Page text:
Am I a Writer Now? A First Time NaNoWriMo Reflection.

So that’s it. November and NaNoWriMo are officially over. The last 30 days spent being a servant to word count, character development, and plot lines has ceased. I, like may others, have put in a lot of my sanity into my word processor and came out a victor with 50,069 words. Therefore the question must be asked;

Am I a Writer Now?

I mean sure at least a quarter of what I wrote is crap and there is the fact that nobody but me has read my words, and I am fully aware my plot fell apart at some point but hey, it still remains that I freaking wrote over 50,000 words of original fiction! That has to count for something right?

But does is make me a writer? I mean if you look at Dictionary.com they give you five solid definitions;

  1. a person engaged in writing books, articles, stories, etc., especially as an occupation or profession;an author or journalist.
  2. a clerk, scribe, or the like.
  3. a person who commits his or her thoughts, ideas, etc., to writing: an expert letter writer.
  4. (in a piece of writing) the author (used as a circumlocution for “I,” “me,” “my,” etc.): The writer wishes to state….
  5. a person who writes or is able to write: a writer in script.

Alright, okay, let’s break those down in reference to me and my weird brain space.

  1. I definitely engage in writing, and a little of all those things. I would love to make a profession of it but, alas not yet.
  2. I am all about a life where I can describe myself as a “scribe”.
  3. Oh yes I commit my thoughts and ideas to writing, often more so than is likely practical.
  4. Can’t say I’ve had this happen.
  5. Check & check.

So by some pretty flimsy and daydream-like logic I am for sure a writer. Awesome. Let me live that fantasy.

However I am held back by the notion that writing 50,000 words of part crap that isn’t really destined to sit on a shelf at Barnes & Nobel makes me a ‘Wannabe Writer’. Which puts me back at square one, a place I’ve resided for the majority of my life. It’s comfortable, has a great view, and ultimately is home. But we all have to leave home sometime to make it in a new, uncharted territory that comes with no guarantees.

Over the last month I’ve seen a slew of inspiring quotes about writing and what it means to be a writer from authors, journalists, and just aver people doing NaNoWriMo like myself. And they range in perspective and advise, but at the heart, at least what I found at the heart, was the idea that the most key aspect is to just write and believe you’re capable.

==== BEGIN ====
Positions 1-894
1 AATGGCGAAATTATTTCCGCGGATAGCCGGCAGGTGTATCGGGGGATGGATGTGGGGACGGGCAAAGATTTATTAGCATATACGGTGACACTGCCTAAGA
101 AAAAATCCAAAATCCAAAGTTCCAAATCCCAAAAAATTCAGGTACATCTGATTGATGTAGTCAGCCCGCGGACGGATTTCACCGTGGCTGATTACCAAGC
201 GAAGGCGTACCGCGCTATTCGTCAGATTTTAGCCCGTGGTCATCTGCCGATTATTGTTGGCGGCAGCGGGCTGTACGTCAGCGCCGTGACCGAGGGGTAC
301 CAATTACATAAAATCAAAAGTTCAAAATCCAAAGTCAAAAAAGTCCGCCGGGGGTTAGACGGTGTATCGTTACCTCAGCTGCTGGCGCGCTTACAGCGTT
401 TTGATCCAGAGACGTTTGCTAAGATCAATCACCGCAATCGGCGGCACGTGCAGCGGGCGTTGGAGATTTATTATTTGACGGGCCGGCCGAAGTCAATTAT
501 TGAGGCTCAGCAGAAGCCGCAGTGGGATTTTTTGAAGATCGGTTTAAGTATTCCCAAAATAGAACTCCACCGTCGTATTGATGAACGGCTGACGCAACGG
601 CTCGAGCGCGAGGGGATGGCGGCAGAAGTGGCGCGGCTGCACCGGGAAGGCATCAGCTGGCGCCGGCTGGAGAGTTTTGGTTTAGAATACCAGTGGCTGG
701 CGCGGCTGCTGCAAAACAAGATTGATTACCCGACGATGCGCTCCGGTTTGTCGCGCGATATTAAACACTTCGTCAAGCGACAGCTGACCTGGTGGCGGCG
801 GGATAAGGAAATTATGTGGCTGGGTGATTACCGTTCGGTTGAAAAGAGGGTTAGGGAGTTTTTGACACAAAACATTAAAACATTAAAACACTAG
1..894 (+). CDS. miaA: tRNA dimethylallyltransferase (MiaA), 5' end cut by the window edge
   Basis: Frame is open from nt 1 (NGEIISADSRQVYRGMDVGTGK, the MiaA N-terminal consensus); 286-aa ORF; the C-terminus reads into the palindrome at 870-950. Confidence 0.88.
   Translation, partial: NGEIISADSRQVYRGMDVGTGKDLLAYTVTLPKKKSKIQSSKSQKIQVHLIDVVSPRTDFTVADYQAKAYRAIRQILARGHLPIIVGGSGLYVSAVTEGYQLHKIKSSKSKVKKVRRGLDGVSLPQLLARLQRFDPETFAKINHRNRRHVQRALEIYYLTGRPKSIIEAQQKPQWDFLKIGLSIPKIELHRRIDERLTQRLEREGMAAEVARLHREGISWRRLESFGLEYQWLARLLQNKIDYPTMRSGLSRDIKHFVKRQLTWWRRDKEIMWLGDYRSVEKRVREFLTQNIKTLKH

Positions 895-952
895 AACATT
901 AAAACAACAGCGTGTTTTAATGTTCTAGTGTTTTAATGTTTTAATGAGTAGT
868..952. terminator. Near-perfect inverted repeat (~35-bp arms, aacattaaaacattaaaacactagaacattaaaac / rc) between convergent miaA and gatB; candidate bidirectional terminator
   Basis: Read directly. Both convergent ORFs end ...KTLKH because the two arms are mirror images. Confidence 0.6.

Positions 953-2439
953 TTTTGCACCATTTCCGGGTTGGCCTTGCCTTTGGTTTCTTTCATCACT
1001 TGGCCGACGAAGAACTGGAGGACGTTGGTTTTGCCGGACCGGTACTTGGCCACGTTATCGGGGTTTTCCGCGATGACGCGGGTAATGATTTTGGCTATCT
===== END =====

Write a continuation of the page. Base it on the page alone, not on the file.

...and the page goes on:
Well I’ve written for as long as I can remember but I’ve definitely lost the facet of believing in the last few years. Which thanks to taking the NaNoWriMo plunge I’ve gained back a little. I used to write all the time for my own pleasure and had tons of notes stored away with ideas. But somewhere in college I let my creativity get bogged by all my assignments and other stresses and I stopped writing as much, even sometimes not at all for months at a time.

I knew I needed a Taylor swift kick in the ass to find my way to a familiar path. So I decided November 2013 I was taking on the beast of NaNoWriMo. Along with that I knew I needed to practice so I took October and used it to write at least something every day and challenged myself with original pieces to find my voice.

Overall it was successful, due large in part to friends and strangers who gave me prompts and kept tabs on me. As November approached I felt fairly calm and like I could weather this storm. And for the most part I did, I stayed mostly ahead of word count, only had four days with zero words (two of which were after I crossed the finish line) and wrote more than I ever dreamed up with my characters and their lives.

Granted like I said earlier, and in a separate post, my plot took major hits, or it was just lacking major holes to start with. I ended up more so writing scenes in the lives of my characters with a very loose and shaky trajectory. So if/when I go back and edit I will need to come at that part with a new angle and vigor.

But at the same time I wrote some stuff I am really happy with and could put under a category of “Things I will fight my fake publisher over”. I had some great moments with my characters that brought out feelings I feel really narcissistic for having.

Obviously there were days I felt like doing everything but writing, and even days I was sick of my characters and wanted away from this world I had created. But if nothing, I knew the disappointment I would feel in myself for not giving my all, for failing, was more impressive than any other pressures. So at some point I knew I was going to win on at least sheer determination to prove myself wrong. It kept that fire going even when the embers got real weak.